The noise created recently by accusations that Senator Dianne Feinstein, long-standing Democratic U.S. Senator from California, is experiencing cognitive problems at 88, has compelled me to wonder about the impact of advanced age on performing at a high level in politics, as well as other career sectors.
When a public official paid by taxpayers begins to suffer the ravages of old age, should that person retire immediately and avoid assertions of unintentional incompetence? I believe that the answer is easier if those making the observations have no political agendas.
Our 79-year-old president, Joe Biden, has endured age-related skepticism after his predecessor called him “Slow Joe” during the 2020 presidential campaign. The image stuck of a cognitively challenged president, though the source of this sophomoric quip is a man who uttered more than 30,000 lies during his fatuous four-year term.
I am hard-pressed to characterize Nancy Pelosi, the 82-year-old Speaker of the House, as inept or mentally declining. Some believe that U.S. Senator Chuck Grassley, the 88-year-old Iowa Republican, is suffering cognitive degeneration. I believe, however, that he has always talked slowly, unable to match the verbal acuity of some of his colleagues.
When I retired at 65, I decided that I did not want to be pushed aside or simply tolerated because of past achievements. I wanted to determine my future the best I could. I believe that others should do the same.
Paid handsomely by American taxpayers, politicians ought to be particularly sensitive to the effect of aging, to understand and appreciate that one’s mind may operate more slowly, if not more forgetfully. Close advisors may need to stage an intervention, a fraught action at best.
Our aged politicians should step aside in response to serious cognitive issues. They should acknowledge that they are ill serving their constituents by remaining in place.
Sen. Feinstein has brushed aside derogatory comments about her declining capability, blaming her forgetfulness on personal distress caused by the recent death of her husband. While I am loath to minimize the impact of emotional misfortune, I think that Feinstein should not ignore objective observations, however hurtful.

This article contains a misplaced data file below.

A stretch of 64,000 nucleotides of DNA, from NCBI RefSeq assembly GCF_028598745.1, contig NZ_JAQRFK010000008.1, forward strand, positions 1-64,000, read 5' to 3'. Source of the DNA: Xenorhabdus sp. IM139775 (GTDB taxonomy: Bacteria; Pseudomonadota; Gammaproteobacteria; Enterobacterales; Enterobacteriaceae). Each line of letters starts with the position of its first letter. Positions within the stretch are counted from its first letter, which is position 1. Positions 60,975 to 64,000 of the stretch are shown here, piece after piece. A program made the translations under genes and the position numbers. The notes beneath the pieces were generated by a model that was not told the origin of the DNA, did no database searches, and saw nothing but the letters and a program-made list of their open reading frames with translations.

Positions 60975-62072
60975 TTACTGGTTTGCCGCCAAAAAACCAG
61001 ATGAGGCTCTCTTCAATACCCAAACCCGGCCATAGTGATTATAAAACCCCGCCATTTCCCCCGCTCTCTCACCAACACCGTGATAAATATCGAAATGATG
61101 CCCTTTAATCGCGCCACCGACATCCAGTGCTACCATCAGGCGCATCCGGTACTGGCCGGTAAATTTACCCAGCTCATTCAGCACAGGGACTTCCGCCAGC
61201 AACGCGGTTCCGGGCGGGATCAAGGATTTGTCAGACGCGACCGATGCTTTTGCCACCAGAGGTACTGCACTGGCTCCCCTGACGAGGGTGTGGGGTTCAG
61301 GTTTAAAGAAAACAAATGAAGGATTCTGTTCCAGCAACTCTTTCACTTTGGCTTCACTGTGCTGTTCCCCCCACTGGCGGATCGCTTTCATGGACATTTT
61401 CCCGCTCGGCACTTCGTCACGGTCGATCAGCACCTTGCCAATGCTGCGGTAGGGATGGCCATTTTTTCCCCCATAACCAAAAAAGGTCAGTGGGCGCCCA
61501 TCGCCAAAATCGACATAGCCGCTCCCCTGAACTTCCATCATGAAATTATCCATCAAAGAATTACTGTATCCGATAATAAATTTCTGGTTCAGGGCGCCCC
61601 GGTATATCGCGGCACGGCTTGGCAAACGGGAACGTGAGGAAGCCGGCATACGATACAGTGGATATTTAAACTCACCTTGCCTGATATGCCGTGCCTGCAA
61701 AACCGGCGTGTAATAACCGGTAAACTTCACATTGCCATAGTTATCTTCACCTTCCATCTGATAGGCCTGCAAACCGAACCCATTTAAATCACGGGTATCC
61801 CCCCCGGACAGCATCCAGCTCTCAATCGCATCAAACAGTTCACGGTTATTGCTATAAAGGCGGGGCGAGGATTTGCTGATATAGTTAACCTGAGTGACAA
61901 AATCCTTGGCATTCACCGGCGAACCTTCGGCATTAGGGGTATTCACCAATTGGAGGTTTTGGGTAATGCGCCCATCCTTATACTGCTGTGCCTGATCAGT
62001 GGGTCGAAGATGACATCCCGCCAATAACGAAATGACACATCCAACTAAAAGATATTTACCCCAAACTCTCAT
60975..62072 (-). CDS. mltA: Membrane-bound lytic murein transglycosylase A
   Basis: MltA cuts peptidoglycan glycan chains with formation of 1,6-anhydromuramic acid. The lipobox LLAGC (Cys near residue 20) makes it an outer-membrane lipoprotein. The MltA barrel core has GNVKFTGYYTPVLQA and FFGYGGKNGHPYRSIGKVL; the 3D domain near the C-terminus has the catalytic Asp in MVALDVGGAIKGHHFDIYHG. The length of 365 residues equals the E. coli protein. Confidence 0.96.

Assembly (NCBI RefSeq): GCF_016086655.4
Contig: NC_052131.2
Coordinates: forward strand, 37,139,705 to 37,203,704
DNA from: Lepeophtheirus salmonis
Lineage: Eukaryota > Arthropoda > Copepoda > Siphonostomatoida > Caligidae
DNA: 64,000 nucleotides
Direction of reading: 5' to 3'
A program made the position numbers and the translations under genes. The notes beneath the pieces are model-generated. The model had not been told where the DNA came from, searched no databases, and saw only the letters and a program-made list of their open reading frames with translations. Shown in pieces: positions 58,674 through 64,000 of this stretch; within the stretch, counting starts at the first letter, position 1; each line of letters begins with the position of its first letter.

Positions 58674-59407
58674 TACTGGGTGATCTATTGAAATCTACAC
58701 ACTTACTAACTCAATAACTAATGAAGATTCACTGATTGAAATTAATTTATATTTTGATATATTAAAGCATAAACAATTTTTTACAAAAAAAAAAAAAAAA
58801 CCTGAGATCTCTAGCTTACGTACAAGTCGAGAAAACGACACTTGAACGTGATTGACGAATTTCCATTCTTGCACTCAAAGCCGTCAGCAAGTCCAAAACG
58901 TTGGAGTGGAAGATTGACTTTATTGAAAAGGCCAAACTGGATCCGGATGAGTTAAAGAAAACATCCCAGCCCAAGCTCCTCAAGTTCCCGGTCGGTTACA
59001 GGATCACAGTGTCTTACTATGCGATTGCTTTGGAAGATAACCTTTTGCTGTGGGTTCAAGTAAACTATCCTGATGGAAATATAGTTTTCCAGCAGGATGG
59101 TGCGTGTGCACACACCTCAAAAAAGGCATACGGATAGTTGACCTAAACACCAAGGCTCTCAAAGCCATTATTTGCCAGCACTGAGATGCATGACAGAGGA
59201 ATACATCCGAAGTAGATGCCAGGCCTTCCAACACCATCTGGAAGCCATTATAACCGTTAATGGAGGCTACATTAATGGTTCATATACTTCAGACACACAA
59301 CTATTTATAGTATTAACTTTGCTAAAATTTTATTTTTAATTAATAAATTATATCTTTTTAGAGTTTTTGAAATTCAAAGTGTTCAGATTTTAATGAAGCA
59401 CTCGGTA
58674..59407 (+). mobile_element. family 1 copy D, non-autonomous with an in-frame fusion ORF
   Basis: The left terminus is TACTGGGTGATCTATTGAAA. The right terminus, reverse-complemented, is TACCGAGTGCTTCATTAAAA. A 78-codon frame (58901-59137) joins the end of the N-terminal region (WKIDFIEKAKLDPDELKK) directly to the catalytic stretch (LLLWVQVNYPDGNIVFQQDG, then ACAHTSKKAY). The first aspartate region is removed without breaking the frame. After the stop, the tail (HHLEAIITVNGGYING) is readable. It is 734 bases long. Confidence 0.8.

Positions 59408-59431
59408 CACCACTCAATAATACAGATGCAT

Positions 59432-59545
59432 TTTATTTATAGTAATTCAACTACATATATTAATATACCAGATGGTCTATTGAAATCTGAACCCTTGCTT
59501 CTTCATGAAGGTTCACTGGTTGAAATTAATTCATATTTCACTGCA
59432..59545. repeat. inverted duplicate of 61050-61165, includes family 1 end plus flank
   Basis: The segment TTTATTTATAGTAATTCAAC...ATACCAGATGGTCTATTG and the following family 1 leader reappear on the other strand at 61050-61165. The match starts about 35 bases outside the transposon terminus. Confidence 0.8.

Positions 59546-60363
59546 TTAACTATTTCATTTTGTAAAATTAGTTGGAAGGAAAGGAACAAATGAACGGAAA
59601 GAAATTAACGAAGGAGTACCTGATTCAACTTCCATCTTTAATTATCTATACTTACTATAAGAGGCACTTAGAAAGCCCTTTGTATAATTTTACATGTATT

Every day, this 76-year-old makes embarrassing mistakes often apparent only to me and my wife. Nonetheless, these minor mental hiccups signal to me some diminution of my brain—though I would be far too critical. I refuse to lie to myself. Were I an elected official, I might question my efficacy and resign. My ego would be secondary.
As we all know, personal weakness is tough, if not impossible to own and act upon. Claiming your infirmity and consequent reduction of independence are emotionally wrenching. Add an individual’s commitment to his or her job—particularly in public service when you might believe erroneously that no one is as capable as you—or the enjoyment of power is just too intoxicating—and retirement is anguishing to contemplate.
At the outset of this column, I mentioned Sen. Feinstein, the long-serving California senator and assertions made by close observers that her memory and focus are diminishing. She refutes these claims. Someone objective like a family member or trusted advisor might be the proper judge.
Too many examples exist among friends, family and politicians of failing cognitive health. They cannot be ignored or denied. Reality is often sad and depressing.
Several years ago, I watched with dismay as State Comptroller William Donald Schaefer, former governor and Baltimore City mayor, served while coping with advanced age and a bluntness that was unfortunate at times. He was a political hero of mine for more than 50 years. Watching his decline was painful. In one instance at a Board of Public Works (BPW) meeting, he uttered an unfortunate remark that drew excessive media attention, to Schaefer’s detriment and the substance of the BPW meeting. Under heavy pressure, he apologized later to the person whom he insulted.
Aging is necessary and disabling. The impact on public policy and leadership can be harmful.
Columnist Howard Freedlander retired in 2011 as Deputy State Treasurer of the State of Maryland. Previously, he was the executive officer of the Maryland National Guard. He also served as community editor for Chesapeake Publishing, lastly at the Queen Anne’s Record-Observer. In retirement, Howard serves on the boards of several non-profits on the Eastern Shore, Annapolis and Philadelphia.